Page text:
Camping is popular in the Tar-Pamlico River Basin. Medoc Mountain and Goose Creek State Park attract people arriving by car to drive-in campsites. A more adventurous camping trip, supported by paddling rather than driving, can take one closer to a wilderness experience and heighten appreciation of our streams. Although often called canoe camping, it is suitable for canoes or kayaks. Many kayaks have capacity to store plenty of gear, and equipment that seems to expand and consume available space. (see TopKayaker.net's Kayak Camping & Touring Articles Index for detailed how-to articles)
Join the Pamlico-Tar Paddlers and let the Adventures Begin!
Eight kayaks along with paddles and PFDs were purchased by PTRF last year, made possible through a grant from the Norcross Wildlife Foundation. The kayaks are being put to use in paddling classes that educate participants about paddling and the river in cooperative paddle outings with Inner Banks Outfitters, the Cypress Group of the Sierra Club and PTRF sponsored outings. The PTRF paddlers, a recreational paddling group, and PTRF members have access to the stable of "yaks" and equipment for a small fee.
The membership dues to join the Pamlico-Tar Paddlers are listed at this link on the Pamlico-Tar River Foundation website, along with a calendar of scheduled paddles. Anyone interested can subscribe to our google groups (requires a free google account) which allows members to chat among themselves as well as receive frequent updates on outings, etc from PTRF. You can also join our cause on Facebook.
Many paddlers plan trips without knowing exactly where they will camp. To increase chances there will be good sites, evaluate the stream terrain by viewing aerial photography and topographical maps on the Internet.
Avoid low banks and swampy areas. The best information comes from paddling a stream as day trips before committing to a camping trip. When searching for a campsite, look for land that is not posted and is well away from signs of civilization. NC Statutes require properly posted land to have signs conspicuously posted and no more than two hundred yards apart. Camping on islands and high sandbars reduces the chances of problems from landowners. Even if land is not posted, there is a chance you could be asked to leave.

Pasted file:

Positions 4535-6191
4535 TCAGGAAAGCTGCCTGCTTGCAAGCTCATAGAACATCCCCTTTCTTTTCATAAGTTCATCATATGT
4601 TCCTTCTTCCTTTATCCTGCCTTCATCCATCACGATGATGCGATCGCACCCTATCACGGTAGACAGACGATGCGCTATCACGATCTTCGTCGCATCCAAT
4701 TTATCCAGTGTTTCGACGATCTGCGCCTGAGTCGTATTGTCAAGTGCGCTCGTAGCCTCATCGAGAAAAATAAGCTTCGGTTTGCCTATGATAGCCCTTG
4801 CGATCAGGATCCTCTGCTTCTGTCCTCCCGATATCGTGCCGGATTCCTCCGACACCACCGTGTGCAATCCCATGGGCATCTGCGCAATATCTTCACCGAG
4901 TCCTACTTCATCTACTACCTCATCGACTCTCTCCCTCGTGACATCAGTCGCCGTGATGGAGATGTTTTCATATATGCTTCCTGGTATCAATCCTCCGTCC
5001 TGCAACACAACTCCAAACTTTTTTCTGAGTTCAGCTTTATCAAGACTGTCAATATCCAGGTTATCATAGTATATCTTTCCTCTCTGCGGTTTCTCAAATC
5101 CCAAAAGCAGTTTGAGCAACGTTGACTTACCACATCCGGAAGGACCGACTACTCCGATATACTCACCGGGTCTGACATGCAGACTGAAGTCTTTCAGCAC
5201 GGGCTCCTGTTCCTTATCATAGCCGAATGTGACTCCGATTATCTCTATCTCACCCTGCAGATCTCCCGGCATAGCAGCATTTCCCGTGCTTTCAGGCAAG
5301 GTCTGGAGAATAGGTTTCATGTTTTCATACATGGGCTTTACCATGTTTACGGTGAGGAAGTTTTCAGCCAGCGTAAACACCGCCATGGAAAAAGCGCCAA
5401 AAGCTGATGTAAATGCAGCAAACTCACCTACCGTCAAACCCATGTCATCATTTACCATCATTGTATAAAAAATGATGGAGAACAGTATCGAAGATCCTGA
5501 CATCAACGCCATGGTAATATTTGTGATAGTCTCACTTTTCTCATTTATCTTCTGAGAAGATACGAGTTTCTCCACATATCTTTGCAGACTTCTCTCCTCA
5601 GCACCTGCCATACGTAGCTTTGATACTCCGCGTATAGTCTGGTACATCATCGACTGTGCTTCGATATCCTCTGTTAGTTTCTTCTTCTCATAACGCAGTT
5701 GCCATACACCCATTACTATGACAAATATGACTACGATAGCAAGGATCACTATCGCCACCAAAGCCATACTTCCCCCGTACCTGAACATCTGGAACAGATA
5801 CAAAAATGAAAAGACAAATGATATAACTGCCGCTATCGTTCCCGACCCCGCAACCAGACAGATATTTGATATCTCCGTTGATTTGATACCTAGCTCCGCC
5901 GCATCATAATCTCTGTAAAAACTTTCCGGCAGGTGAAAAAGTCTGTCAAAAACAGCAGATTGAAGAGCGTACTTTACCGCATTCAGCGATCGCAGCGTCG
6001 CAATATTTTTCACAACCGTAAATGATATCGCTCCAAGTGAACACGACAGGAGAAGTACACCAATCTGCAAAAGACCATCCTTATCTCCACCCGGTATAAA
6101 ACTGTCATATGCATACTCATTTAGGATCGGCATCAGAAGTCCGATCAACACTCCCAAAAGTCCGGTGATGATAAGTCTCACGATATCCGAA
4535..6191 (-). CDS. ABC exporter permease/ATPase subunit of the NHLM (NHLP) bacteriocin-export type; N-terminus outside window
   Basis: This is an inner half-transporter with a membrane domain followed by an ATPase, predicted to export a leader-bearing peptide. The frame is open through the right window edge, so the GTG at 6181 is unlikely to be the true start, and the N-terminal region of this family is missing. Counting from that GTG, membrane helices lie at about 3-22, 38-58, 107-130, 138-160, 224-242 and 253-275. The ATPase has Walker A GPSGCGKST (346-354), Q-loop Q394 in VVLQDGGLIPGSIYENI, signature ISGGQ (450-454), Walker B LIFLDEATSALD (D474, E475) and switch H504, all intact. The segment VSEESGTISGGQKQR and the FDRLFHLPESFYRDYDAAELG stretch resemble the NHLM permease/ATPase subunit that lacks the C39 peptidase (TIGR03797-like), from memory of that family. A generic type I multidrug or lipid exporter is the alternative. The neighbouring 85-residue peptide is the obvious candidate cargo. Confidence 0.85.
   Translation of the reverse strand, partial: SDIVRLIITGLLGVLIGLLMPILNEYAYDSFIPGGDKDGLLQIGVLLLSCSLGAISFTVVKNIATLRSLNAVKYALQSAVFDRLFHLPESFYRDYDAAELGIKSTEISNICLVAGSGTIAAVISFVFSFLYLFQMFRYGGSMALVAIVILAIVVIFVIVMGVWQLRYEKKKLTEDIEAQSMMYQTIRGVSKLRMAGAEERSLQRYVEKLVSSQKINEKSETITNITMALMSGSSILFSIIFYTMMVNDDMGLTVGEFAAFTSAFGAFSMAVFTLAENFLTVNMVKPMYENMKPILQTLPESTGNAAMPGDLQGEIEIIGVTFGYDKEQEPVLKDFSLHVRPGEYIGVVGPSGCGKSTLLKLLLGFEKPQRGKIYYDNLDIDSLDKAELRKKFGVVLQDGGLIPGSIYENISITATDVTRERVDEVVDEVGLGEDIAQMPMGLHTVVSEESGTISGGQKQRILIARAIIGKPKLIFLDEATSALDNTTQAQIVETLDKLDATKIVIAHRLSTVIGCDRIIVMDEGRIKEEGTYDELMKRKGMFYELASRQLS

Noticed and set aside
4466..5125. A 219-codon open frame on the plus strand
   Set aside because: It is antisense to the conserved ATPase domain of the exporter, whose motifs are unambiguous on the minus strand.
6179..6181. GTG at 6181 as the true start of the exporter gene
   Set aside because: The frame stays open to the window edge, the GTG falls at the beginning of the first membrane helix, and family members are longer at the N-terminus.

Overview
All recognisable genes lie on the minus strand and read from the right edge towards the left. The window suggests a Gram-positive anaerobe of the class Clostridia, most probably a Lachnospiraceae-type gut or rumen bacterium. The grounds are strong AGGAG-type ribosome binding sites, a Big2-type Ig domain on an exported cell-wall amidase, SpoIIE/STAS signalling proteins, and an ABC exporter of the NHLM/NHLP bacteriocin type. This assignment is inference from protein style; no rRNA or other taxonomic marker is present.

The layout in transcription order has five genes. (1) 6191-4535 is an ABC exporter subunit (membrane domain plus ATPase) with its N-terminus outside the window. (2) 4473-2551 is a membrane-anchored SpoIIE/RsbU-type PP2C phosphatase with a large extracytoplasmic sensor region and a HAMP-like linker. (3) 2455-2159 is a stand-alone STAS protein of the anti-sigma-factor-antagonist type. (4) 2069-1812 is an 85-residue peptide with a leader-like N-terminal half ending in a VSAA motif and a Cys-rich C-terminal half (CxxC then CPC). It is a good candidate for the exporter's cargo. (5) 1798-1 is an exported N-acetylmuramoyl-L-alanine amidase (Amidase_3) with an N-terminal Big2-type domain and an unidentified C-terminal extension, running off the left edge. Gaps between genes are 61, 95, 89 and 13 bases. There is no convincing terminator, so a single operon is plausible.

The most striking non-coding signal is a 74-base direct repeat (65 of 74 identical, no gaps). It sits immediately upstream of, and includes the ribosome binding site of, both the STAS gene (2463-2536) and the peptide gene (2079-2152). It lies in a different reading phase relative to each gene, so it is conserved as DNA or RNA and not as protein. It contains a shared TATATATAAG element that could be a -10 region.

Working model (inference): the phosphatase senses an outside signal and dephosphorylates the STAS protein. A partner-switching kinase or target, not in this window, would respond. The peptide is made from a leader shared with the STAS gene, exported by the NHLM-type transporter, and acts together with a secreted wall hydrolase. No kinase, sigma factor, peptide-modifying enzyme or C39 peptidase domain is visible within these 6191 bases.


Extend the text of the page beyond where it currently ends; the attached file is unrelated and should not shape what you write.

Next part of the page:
Camping on high sandbars avoids brush and allows breezes. As with all campsites, be aware of possible rising water. Thunderstorms and dam releases can cause water levels to rise quickly. Sandbars are formed as higher water deposits sand in slower currents on the inside of bends. At night make sure boats are on high ground and secured.
Finding a prospective campsite is often accompanied by the nagging thought that a better one is just downstream. This thinking can lure paddlers into a nightmare search. A helpful rule is to set a time range, such as 4:00-5:30 p.m., for when to start looking for a site and when to have settled on one.
Leave all land visited with no trace of your presence. Plants and tress should not be cut. A campfire can attract attention and cause concern of it spreading. If a campfire is built, make it small and contained in a fire-pan to keep from scarring the ground. A small fire on a sandbar near the water is little fire risk and easy to douse.
Equipment needs vary according to boat capacity and personal taste. The essentials are food, water, cooking equipment, sleeping bag, tent, light, first aid kit plus protection from the sun, rain, cold, and insects. Also include a small shovel or trowel for burying human waste. Think of what is needed for car camping and pare it down to acceptable weight and bulk.
Potable water can be carried but is heavy depending on amount needed. Other solutions are to sterilize stream water by boiling, adding disinfectants (bleach, iodine, etc), or using modern membrane filters or UV sterilizers. Outfitters carry a variety of solutions.
How far to plan on paddling depends on current, wind, type of boat, paddling experience, and total hours actually paddling. To be conservative, use two miles per hour as an average. A typical distance might be ten to fifteen miles in a day.
On streams less than about a hundred feet wide, downed trees can be a problem. Getting past them with an empty boat takes time, but much more time and effort is required with a laden boat. Get recent paddling information about the stream from others or choose a wider one.
Spring and fall are ideal canoe camping seasons because insects are minimal and nighttime temperatures comfortable for cooking and sleeping. Winters long cold nights can drive one to bed early, and hot summer nights make for difficult sleeping.
For an easy introduction to canoe camping, try a short paddle to a reserved campsite. Rocky Mount Parks & Recreation has a camping platform on an island in an arm of the Tar River Reservoir, a few miles southwest of Rocky Mount. A roof covers half the platform, and a fire-ring is provided. A permit is required along with a fee of $10 per night per person. A boat ramp is new Old Carriage Road (Nash Co. 1603) bridge. From the boat ramp, paddle to the left (away from the bridge) through a left bend. An island can be seen a quarter-mile ahead. Pass just to the right of the island and look to the left on the islands backside for a small dock. The platform is just behind the dock but difficult to see through trees. For more information call 252-972-1151 or see the Rocky Mount City website and scroll to Camping Platforms. Some homes are near the lakeshore, and motorboats ply the reservoir, but the lake offers side trips and the island has shade. Avoid windy weather because it kicks up waves in the open water.
Happy canoe camping.
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